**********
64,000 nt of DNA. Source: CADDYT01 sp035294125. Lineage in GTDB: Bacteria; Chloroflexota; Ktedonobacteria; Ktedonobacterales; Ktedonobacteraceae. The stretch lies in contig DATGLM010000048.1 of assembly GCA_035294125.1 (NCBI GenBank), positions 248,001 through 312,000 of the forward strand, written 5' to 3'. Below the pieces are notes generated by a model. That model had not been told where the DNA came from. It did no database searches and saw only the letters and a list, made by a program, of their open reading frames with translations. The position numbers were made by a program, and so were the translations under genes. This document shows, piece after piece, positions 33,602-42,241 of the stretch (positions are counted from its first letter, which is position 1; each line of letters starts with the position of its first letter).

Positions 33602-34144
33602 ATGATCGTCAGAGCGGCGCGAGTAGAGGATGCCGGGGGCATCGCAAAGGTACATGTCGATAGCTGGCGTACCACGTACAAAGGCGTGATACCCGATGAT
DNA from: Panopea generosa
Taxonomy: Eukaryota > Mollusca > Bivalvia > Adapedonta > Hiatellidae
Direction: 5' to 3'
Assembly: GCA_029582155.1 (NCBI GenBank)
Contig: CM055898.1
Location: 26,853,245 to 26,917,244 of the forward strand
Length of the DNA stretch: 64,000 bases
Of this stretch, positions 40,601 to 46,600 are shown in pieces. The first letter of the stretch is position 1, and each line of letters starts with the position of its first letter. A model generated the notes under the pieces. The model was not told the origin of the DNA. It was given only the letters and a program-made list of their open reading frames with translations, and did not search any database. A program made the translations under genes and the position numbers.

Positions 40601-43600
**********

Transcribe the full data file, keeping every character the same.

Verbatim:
64,000 nt of DNA. Source: CADDYT01 sp035294125. Lineage in GTDB: Bacteria; Chloroflexota; Ktedonobacteria; Ktedonobacterales; Ktedonobacteraceae. The stretch lies in contig DATGLM010000048.1 of assembly GCA_035294125.1 (NCBI GenBank), positions 248,001 through 312,000 of the forward strand, written 5' to 3'. Below the pieces are notes generated by a model. That model had not been told where the DNA came from. It did no database searches and saw only the letters and a list, made by a program, of their open reading frames with translations. The position numbers were made by a program, and so were the translations under genes. This document shows, piece after piece, positions 33,602-42,241 of the stretch (positions are counted from its first letter, which is position 1; each line of letters starts with the position of its first letter).

Positions 33602-34144
33602 ATGATCGTCAGAGCGGCGCGAGTAGAGGATGCCGGGGGCATCGCAAAGGTACATGTCGATAGCTGGCGTACCACGTACAAAGGCGTGATACCCGATGAT
DNA from: Panopea generosa
Taxonomy: Eukaryota > Mollusca > Bivalvia > Adapedonta > Hiatellidae
Direction: 5' to 3'
Assembly: GCA_029582155.1 (NCBI GenBank)
Contig: CM055898.1
Location: 26,853,245 to 26,917,244 of the forward strand
Length of the DNA stretch: 64,000 bases
Of this stretch, positions 40,601 to 46,600 are shown in pieces. The first letter of the stretch is position 1, and each line of letters starts with the position of its first letter. A model generated the notes under the pieces. The model was not told the origin of the DNA. It was given only the letters and a program-made list of their open reading frames with translations, and did not search any database. A program made the translations under genes and the position numbers.

Positions 40601-43600